I loved it immediately, and thought it was just right. I think Simon & Schuster does a beautiful job.
What do you love about writing? What do you find the easiest? What do you find the hardest?
I most love that writing is a place where I can be completely honest. I most love, too, the mystery of the process – the sense that you think you don’t know where you’re going, but some part of you does know. I love the discoveries that brings, the neat tricks that occur when you’re writing and everything just works and you don’t even know how it’s happening. The easiest thing for me is listening to characters and writing down what they say. I feel like I’m just the typist. The hardest is the ups and downs of self doubt. I work on a book completely alone for a year or more, and so you have those days where you think it’s the best thing you’ve ever done and the days you’re sure it’s a disaster. Getting out of your own way is probably seventy-five percent of the job in writing, same as in life.
You write YA books, what do you love about the genre? Do you have any favorites past or present?
I think I again most love the honesty that’s found in the genre. Teens have a built in B.S. detector that I respect and understand, and that the genre must also respect. My all-time favorite is what I think to be the quintessential Y/A book – The Catcher in the Rye.
Have you always wanted to be a writer? Has this always been a dream of yours? Growing up, whose work did you admire most? Was there a particular author that made you say, “I want to grow up and do that!”?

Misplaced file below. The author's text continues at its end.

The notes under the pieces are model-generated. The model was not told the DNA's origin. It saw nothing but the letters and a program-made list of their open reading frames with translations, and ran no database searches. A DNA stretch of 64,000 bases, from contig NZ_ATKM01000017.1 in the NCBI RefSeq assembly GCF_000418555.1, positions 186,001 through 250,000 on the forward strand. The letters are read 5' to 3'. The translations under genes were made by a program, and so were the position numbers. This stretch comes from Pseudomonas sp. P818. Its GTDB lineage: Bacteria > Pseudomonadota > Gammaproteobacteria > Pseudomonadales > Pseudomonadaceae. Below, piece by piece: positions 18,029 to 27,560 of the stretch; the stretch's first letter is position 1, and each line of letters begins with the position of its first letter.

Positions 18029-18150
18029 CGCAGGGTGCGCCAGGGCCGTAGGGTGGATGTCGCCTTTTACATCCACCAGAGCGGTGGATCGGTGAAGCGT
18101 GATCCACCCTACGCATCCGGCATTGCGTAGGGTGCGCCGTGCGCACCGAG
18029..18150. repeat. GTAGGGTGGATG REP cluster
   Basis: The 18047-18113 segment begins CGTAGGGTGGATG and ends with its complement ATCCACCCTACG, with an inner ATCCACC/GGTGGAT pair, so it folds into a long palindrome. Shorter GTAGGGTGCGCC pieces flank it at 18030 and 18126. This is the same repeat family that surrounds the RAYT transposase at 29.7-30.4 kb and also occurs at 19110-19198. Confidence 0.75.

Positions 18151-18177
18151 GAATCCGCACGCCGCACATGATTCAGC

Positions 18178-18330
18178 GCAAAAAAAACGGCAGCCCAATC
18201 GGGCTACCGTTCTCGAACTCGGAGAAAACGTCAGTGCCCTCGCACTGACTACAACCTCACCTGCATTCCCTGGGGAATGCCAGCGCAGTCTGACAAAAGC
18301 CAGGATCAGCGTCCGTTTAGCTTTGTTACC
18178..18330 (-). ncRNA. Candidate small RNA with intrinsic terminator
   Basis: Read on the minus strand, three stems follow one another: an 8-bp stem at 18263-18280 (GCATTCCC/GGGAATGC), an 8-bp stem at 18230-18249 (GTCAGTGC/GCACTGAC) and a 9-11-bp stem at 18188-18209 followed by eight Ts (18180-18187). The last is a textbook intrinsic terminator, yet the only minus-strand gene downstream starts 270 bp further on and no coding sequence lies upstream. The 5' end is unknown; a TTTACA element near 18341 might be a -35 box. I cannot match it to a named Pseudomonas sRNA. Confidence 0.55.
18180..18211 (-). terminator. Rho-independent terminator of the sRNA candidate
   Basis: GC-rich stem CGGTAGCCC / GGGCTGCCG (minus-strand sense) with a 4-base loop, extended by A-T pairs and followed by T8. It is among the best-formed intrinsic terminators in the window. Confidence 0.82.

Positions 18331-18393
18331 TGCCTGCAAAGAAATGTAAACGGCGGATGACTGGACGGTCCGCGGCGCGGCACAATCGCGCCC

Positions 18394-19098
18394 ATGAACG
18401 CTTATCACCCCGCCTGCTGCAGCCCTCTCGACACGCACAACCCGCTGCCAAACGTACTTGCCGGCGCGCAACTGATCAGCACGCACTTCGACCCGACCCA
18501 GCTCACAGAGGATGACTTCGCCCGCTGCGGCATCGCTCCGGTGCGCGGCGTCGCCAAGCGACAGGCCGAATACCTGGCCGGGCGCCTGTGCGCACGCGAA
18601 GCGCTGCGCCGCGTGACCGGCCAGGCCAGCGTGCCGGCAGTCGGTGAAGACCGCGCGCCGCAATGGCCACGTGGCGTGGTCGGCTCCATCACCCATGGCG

I think that even more than “always wanting to be a writer” that I always already was a writer. I have this belief that most writers just come this way. I had a need, from maybe the age of seven or so, to observe and explain and describe. I started writing stories then. It was always part of who I am, as long as I can remember. When it came time to go to college, though, I didn’t study fiction writing. I studied journalism, because being a writer seemed like one of those big, impossible dreams, like becoming an actor or musician. But I was never a journalist; I’m a novelist. And so one day I made a pact with myself – pursue the dream or banish it from my head. I was afraid to be one of those people who say, “I always wanted to be a…” So, that’s what I did. Pursued and pursued and wrote and wrote and read and read. Every author, every book I read made me want to write, from childhood on. From Little Bear to Nancy Drew to The Chronicles of Narnia, and later, to Hemingway and Flannery O’Connor among so many others.